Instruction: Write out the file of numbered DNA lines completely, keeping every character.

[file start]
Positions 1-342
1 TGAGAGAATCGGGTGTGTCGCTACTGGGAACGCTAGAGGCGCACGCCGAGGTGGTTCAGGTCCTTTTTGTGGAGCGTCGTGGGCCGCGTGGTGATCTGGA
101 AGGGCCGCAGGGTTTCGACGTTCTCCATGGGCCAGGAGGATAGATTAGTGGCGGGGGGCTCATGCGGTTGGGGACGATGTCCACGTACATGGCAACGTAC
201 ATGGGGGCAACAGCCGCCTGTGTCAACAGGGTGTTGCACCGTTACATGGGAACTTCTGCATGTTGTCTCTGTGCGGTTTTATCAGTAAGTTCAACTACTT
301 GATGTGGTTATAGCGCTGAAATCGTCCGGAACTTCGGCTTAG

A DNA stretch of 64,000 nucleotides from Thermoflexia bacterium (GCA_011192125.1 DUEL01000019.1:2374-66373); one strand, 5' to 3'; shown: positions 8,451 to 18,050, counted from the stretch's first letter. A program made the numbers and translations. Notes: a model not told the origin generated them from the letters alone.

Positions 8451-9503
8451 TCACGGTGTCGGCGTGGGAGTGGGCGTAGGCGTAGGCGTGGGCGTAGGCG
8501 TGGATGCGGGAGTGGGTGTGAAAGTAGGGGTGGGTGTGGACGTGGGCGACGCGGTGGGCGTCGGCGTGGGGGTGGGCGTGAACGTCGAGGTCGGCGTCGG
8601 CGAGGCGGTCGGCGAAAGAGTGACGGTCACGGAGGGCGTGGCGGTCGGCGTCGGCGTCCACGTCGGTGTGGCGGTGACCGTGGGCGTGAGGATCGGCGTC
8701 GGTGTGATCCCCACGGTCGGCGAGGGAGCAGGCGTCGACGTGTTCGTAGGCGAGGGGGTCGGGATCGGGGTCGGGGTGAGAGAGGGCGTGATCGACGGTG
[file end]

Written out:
Positions 1-342
1 TGAGAGAATCGGGTGTGTCGCTACTGGGAACGCTAGAGGCGCACGCCGAGGTGGTTCAGGTCCTTTTTGTGGAGCGTCGTGGGCCGCGTGGTGATCTGGA
101 AGGGCCGCAGGGTTTCGACGTTCTCCATGGGCCAGGAGGATAGATTAGTGGCGGGGGGCTCATGCGGTTGGGGACGATGTCCACGTACATGGCAACGTAC
201 ATGGGGGCAACAGCCGCCTGTGTCAACAGGGTGTTGCACCGTTACATGGGAACTTCTGCATGTTGTCTCTGTGCGGTTTTATCAGTAAGTTCAACTACTT
301 GATGTGGTTATAGCGCTGAAATCGTCCGGAACTTCGGCTTAG

A DNA stretch of 64,000 nucleotides from Thermoflexia bacterium (GCA_011192125.1 DUEL01000019.1:2374-66373); one strand, 5' to 3'; shown: positions 8,451 to 18,050, counted from the stretch's first letter. A program made the numbers and translations. Notes: a model not told the origin generated them from the letters alone.

Positions 8451-9503
8451 TCACGGTGTCGGCGTGGGAGTGGGCGTAGGCGTAGGCGTGGGCGTAGGCG
8501 TGGATGCGGGAGTGGGTGTGAAAGTAGGGGTGGGTGTGGACGTGGGCGACGCGGTGGGCGTCGGCGTGGGGGTGGGCGTGAACGTCGAGGTCGGCGTCGG
8601 CGAGGCGGTCGGCGAAAGAGTGACGGTCACGGAGGGCGTGGCGGTCGGCGTCGGCGTCCACGTCGGTGTGGCGGTGACCGTGGGCGTGAGGATCGGCGTC
8701 GGTGTGATCCCCACGGTCGGCGAGGGAGCAGGCGTCGACGTGTTCGTAGGCGAGGGGGTCGGGATCGGGGTCGGGGTGAGAGAGGGCGTGATCGACGGTG